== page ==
LAGRANGE, Ga. — Gabe Hawks is, what’s known in the bass fishing world as, a stick.
He’s only seven years old and he already has a personal big bass of 7-and-a-half pounds that he caught on a spinnerbait. How many people can say their personal best weighs more than their age?
His best on West Point Lake, where his family lives, is a 5-pounder caught on a shaky head. That’s a bass any of the pros fishing this week’s Pride of Georgia would love to have.
“I like to watch the line go crazy,” Hawks said.
So this past summer when he told his dad Lance Hawks that he didn’t feel well enough to fish their typical Tuesday night team tournament, Lance knew something was seriously wrong.
“He just wasn’t breathing right,” his mom Michelle Hawks said. “He wasn’t himself.”
They took him to a hospital in Atlanta and the news came back about as bad as it could be: leukemia.
“They said he had cancer all over here,” Michelle said as she waved her hand from the top of her head, from shoulder to shoulder and down to her waist.
The Hawks couldn’t believe it. They had adopted Gabe, Bryson, 7, and Hannah, 9, from the same foster home three years earlier. All three were strong and healthy, but Gabe was the only one that showed an interest in bass fishing , his dad’s obsessive hobby.
Before they found the cancer, Gabe and Lance would fish three to four times a week but that life was put on hold. Gabe spent a month and a half in the hospital as he went through the worst rounds of chemotherapy. His family pretty much owned the 60 miles of I-85 between Atlanta and their home in LaGrange.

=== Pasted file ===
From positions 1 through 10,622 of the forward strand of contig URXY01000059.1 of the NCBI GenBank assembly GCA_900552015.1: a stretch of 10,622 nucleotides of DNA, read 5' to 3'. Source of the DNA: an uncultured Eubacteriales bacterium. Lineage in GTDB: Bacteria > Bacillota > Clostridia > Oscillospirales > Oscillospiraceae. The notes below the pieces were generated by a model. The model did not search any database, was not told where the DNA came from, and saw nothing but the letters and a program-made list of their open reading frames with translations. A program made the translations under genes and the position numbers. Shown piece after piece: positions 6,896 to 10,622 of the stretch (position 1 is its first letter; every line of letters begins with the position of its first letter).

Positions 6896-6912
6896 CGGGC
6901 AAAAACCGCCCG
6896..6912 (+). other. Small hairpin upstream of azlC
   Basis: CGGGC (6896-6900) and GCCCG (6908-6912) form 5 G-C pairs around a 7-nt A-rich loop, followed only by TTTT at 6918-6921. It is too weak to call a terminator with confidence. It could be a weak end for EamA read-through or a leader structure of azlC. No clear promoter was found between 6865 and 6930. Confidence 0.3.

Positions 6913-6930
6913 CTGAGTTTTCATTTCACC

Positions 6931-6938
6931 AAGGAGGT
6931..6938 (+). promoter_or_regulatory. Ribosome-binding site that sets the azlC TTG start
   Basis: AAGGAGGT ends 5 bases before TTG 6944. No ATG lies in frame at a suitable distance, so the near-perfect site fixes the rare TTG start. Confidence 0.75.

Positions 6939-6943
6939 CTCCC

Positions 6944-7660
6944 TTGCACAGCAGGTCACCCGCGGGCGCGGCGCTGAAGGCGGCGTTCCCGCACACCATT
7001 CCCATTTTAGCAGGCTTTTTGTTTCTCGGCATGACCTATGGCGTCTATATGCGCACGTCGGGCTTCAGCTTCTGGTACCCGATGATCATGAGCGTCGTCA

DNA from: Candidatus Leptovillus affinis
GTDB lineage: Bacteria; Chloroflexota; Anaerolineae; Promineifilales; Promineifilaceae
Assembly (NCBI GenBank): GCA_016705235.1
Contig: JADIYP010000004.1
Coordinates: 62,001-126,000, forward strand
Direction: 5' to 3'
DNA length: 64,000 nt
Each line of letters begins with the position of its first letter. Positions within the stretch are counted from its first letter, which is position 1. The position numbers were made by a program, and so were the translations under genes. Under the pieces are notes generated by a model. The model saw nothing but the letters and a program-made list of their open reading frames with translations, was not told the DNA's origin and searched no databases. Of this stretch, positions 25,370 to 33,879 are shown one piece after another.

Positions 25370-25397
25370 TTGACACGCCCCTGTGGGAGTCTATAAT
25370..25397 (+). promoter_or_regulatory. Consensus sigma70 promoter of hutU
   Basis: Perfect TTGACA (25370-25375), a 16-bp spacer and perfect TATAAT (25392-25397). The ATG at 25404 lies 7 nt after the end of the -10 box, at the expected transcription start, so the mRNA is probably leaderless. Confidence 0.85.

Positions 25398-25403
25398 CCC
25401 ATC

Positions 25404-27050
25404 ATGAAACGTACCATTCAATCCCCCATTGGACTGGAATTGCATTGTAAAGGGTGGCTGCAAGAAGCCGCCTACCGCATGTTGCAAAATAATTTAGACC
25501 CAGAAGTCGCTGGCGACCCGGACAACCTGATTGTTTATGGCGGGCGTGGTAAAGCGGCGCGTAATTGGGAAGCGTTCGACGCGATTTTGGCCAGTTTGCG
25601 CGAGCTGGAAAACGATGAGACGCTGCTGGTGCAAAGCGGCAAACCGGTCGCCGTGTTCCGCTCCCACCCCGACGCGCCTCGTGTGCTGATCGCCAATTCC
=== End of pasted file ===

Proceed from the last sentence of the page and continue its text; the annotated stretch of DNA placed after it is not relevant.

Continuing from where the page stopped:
But even with the energy chemo steals from a 7-year-old’s body, Gabe found a way to fish. Lance brought Gabe’s rod and reel to the hospital so Gabe could spend his free time pitching baits into a can set up on a chair in his room.
“His life’s plan is to become a professional fisherman,” Lance said. “And he’s actually really good at it.”
When the Make-A-Wish Foundation visited Gabe in the hospital and asked if there was one person in the world he could meet who would it be, his answer was quick: Skeet Reese.
The Hawks had recently moved to LaGrange from California, so Reese had become a bit of a television hero for Gabe and Lance. While he was going through treatment in Atlanta, Gabe sent Reese a letter and received a pile of signed gear in return, which earned Reese a new friend for life.
When Gabe’s aunt Alicia Hawks saw that the Elite Series would be in Georgia – on Gabe’s lake no less – she contacted Reese again.
Although Lance said the winter had been tough on Gabe – “We’d try to go fishing and he’d just lie on the deck, so I’d turn around and head back in.” -- the spring and a cancer that is in recession had him back on the water catching fish and eager to meet his favorite angler.
“God is good,” Michelle said as they waited on the shore behind the Elite Series stage, looking for Reese’s yellow boat. “He does chemo at home every day and we travel to Atlanta once a week, but the worst of the chemo is over. If we can keep the cancer in recession for the next year and half, he could get past it.”
Gabe’s smile turned to nerves as soon as he saw Reese, but halfway through the weigh-in line, the two were chatting like old fishing buddies. Gabe not only got to meet his fishing hero, but he walked across the Elite Series stage and helped Reese weigh-in. His parents even let him take off the mask he wears to protect what’s left of his immune system after chemo.
“I thought I had a bad day today, but this really puts everything in perspective,” Reese said on stage, choking up.
After weighing-in, Reese met the entire Hawks family and signed every shirt and hat in the group. Before he walked back to his boat to pack up his gear, Gabe grabbed his leg for a long hug.
“You have no idea what this means to him,” Michelle said. “It’s a dream come true.”